You Stand There Flying

 

Quietly making sculpture out of found natural materials in an exquisite outdoor setting, is like trying to hear the song of a nightingale only just glimpsed as a faint dot high above in a blue sky. You strain to grasp and connect with something at first only fleetingly glimpsed- you stand there flying.

 

 

Working at all hours of the day on the land, riding out the heat or getting wet in times of rainbow light, I’m held in place by rhythmic meditative activities like gathering, weaving, binding. Sometimes it’s long enough to be transported by the joy of fresh realisations.

 

 

Sculpture-making is my way of exploring the world. By handling unfamiliar materials and experimenting with their properties in different seasons and weather conditions, I find out what they will allow me to do, and discover things I never knew about life processes and eco-interactions. Through the making process I get a space of time to build up an intimate relationship with place; observing and listening closely; slowly uncovering subtleties and secrets.

 

 

I try to share this knowledge with you by embedding it in the work- as multiple layers of meaning, or perhaps as a method of structuring. It could be in special effects of rhythmic volume and line that resonate with hills and trees close by. Or of colour, texture and shadow-making as the work ages in a particular way, over a lifespan dependent on unplanned interactions with rain, wind , heat, creatures and people.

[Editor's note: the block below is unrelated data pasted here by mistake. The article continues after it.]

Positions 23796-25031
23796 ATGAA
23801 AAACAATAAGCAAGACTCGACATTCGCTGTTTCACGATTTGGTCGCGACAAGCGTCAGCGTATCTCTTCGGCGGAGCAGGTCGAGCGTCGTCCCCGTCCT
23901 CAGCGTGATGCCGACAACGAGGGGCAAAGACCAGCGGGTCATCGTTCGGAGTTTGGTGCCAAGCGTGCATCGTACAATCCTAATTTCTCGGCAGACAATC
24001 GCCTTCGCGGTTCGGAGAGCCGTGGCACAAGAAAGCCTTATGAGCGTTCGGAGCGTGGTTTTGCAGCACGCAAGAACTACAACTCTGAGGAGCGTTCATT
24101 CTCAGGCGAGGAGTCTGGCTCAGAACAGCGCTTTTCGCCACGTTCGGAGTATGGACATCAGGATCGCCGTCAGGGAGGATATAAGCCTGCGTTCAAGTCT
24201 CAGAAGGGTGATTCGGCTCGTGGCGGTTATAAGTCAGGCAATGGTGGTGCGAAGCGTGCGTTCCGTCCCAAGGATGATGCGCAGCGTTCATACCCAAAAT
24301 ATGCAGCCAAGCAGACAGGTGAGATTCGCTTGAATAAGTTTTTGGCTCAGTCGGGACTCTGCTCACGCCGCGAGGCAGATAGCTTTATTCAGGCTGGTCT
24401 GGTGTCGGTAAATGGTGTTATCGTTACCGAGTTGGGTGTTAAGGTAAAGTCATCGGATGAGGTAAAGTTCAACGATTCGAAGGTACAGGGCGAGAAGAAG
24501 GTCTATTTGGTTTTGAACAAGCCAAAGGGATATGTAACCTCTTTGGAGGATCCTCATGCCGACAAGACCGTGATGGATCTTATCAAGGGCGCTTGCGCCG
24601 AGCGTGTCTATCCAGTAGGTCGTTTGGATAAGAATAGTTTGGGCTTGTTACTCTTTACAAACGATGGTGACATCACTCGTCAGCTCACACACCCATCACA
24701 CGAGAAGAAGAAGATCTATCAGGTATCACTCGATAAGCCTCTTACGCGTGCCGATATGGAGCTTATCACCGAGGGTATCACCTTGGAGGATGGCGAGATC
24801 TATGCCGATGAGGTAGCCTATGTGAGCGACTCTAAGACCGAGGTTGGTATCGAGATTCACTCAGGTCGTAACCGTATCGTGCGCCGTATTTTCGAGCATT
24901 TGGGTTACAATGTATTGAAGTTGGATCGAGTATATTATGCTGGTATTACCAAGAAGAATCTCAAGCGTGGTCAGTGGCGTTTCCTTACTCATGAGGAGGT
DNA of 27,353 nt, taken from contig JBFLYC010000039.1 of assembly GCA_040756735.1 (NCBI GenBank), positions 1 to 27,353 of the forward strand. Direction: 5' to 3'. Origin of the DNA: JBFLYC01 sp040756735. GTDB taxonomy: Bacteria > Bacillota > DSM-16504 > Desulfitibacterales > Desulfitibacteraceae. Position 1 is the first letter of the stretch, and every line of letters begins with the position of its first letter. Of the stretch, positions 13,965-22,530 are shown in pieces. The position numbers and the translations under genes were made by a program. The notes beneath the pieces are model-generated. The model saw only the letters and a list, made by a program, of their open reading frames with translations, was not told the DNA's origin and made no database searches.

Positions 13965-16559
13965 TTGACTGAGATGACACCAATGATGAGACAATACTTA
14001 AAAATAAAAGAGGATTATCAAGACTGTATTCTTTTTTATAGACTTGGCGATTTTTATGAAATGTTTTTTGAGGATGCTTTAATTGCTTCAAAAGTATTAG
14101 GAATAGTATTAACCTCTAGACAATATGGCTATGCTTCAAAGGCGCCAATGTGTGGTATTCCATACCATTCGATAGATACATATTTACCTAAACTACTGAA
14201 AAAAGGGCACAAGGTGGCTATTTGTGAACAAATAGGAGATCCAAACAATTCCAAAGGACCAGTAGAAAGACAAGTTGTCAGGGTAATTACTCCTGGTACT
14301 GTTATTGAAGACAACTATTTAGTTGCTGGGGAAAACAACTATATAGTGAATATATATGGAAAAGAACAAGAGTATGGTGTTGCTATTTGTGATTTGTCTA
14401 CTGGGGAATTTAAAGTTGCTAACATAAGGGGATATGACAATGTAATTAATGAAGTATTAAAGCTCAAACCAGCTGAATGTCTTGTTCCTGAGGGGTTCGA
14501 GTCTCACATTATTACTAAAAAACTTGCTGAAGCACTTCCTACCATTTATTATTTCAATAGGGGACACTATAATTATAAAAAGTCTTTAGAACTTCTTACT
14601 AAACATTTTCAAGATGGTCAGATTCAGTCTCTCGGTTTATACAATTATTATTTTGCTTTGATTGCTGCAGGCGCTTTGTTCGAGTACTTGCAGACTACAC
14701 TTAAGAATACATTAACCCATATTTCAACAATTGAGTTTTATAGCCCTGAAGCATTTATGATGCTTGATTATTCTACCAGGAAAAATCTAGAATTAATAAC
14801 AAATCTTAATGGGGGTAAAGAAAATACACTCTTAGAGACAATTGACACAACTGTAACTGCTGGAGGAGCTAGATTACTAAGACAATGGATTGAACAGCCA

Interested people often come to visit or work with me on-site and the most frequent questions they ask are: “Where do you get your ideas from?”, “How do you decide where to put the sculptures?” and “What      made you choose that material?”. I have also had a few times: “So, is this Art then?”

 

 

My work sits within the stream of “Land Art” begun in the Western world in the nineteen sixties by a long line of artists who also sought to break out of the current paradigm of art as commodity. Artists like Alfio Bonano, Richard Long, David Nash, Andy Goldsworthy, Chris Drury and Wolfgang Laib used the great outdoors as their working studio and gallery space, and have been instrumental in redefining what sculpture is- its materiality, longevity and where you might find it. In Australia, Rosalie Gascoigne and Hossein Valamanesh inspired me with their ability to use found materials to “speak” in abstract metaphors about the inner world of feelings.